STARR, Sidney
(b. 1857, Kingston-upon-Hull, d. 1925, New York)


English genre, portrait, landscape and decorative painter. He studied at the Slade School under Edward John Poynter (1836-1919) and Legros, winning a Slade Scholarship 1874. Starr spent the first half of his artistic career in Britain and Europe, before moving to New York. He became a member of the Society of British Artists (SBA) in 1886, in the year of Whistler's presidency. Whistler's plans to reform the Society, which received a Royal charter in 1887, were poorly received and he was forced to resign in 1888. He took a large group of followers with him, including Starr, Frances Bate, Frederick Brown, Francis James, Paul Maitland, Theodore Roussel, Philip Wilson Steer, George Thomson, Bernhard Sickert and Walter Sickert. This group, headed by Walter Sickert, took control of the New English Art Club from 1888. They exhibited as the 'London Impressionists' at the Goupil Galleries in December 1889 and in Sickert's Chelsea studio, receiving support from two new periodicals, the Whirlwind and Art Weekly.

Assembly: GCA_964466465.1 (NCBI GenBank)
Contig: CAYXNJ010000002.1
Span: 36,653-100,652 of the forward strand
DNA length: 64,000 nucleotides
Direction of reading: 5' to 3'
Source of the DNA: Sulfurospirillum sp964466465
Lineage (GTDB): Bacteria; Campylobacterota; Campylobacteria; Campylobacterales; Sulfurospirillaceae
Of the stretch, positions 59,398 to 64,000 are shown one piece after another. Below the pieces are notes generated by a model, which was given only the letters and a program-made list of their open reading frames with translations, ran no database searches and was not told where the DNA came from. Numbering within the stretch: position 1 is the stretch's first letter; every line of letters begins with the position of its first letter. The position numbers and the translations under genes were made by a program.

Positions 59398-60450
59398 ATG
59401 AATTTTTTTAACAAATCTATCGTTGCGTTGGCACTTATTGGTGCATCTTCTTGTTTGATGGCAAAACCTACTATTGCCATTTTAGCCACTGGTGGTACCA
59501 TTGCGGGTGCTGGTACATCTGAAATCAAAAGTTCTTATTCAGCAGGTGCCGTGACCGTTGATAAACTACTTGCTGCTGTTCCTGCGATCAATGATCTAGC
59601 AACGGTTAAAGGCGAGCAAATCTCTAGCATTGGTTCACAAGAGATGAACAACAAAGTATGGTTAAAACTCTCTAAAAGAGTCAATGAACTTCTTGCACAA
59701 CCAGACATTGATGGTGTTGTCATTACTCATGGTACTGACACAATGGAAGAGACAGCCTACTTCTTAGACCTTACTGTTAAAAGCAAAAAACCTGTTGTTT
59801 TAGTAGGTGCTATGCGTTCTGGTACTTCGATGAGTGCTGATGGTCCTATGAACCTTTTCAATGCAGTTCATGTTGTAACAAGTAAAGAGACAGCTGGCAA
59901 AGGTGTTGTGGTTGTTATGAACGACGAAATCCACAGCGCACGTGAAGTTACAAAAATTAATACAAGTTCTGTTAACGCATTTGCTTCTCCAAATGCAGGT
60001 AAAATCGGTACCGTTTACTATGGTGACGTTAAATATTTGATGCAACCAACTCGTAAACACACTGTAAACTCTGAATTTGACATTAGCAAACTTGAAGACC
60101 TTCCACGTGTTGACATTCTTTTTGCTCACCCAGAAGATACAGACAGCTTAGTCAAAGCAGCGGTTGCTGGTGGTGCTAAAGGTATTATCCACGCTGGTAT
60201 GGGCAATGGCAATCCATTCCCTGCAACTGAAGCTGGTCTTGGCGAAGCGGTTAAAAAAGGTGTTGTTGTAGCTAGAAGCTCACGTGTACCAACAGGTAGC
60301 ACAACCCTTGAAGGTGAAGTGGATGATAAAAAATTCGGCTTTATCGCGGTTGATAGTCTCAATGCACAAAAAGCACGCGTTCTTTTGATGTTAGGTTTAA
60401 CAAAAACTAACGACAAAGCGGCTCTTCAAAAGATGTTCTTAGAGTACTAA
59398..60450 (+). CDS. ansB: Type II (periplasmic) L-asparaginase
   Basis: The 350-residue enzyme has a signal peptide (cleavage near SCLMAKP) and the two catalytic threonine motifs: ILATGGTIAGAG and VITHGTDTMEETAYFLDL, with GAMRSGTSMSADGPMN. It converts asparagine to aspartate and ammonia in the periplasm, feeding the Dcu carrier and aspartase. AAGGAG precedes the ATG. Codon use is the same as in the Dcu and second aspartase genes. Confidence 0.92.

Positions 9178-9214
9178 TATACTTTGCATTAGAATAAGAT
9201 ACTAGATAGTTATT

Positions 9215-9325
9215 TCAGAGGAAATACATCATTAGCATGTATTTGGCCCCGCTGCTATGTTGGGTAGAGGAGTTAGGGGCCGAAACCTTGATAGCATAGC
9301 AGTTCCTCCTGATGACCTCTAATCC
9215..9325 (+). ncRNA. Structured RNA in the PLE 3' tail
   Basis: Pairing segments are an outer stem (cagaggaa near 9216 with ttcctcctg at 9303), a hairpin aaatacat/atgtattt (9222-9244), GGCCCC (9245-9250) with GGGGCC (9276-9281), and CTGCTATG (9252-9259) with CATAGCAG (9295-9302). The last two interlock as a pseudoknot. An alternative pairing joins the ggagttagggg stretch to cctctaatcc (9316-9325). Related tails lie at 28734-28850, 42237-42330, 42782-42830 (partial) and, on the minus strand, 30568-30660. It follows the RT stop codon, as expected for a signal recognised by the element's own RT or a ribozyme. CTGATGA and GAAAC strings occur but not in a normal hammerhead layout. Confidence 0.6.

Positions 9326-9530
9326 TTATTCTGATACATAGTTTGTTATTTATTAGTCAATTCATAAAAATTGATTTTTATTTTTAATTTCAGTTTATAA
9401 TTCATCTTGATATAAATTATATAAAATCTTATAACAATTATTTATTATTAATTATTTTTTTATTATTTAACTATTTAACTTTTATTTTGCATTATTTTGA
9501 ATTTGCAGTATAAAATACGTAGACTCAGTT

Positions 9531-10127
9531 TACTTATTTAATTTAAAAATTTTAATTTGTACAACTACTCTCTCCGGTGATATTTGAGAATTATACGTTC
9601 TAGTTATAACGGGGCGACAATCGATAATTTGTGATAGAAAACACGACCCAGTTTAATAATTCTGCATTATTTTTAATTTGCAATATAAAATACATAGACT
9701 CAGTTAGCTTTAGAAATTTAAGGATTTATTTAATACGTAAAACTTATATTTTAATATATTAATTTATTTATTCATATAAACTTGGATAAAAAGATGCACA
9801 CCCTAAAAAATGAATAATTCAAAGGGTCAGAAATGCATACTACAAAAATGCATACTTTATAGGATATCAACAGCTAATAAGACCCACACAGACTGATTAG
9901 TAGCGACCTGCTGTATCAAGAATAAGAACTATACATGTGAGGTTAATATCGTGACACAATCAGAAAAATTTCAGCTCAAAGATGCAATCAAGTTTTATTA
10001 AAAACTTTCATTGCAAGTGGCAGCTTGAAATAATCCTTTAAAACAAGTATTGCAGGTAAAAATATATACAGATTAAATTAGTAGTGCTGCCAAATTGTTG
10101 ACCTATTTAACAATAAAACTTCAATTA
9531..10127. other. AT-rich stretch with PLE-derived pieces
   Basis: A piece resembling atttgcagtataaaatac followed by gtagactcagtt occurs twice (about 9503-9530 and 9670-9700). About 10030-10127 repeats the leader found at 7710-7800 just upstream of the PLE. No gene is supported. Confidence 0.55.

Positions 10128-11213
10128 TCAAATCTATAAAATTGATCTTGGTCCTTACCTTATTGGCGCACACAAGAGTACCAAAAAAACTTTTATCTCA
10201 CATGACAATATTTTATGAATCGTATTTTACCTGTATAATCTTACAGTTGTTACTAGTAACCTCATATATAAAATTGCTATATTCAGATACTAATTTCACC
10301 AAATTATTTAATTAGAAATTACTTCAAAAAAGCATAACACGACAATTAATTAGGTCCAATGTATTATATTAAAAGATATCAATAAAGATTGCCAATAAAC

Starr's early work was much influenced by Whistler. He exhibited at the Royal Academy in 1882-86; he was prize-winner at the Paris International Exhibition in 1889. He went to the U.S.A. in 1892 but retained British nationality; he became member of the New York Watercolour Club. He executed decorative paintings in Grace Chapel, New York, 1896, and in the Congressional Library, Washington, D.C., and designed a stained-glass window for Lafayette College. He died in New York in 1925.

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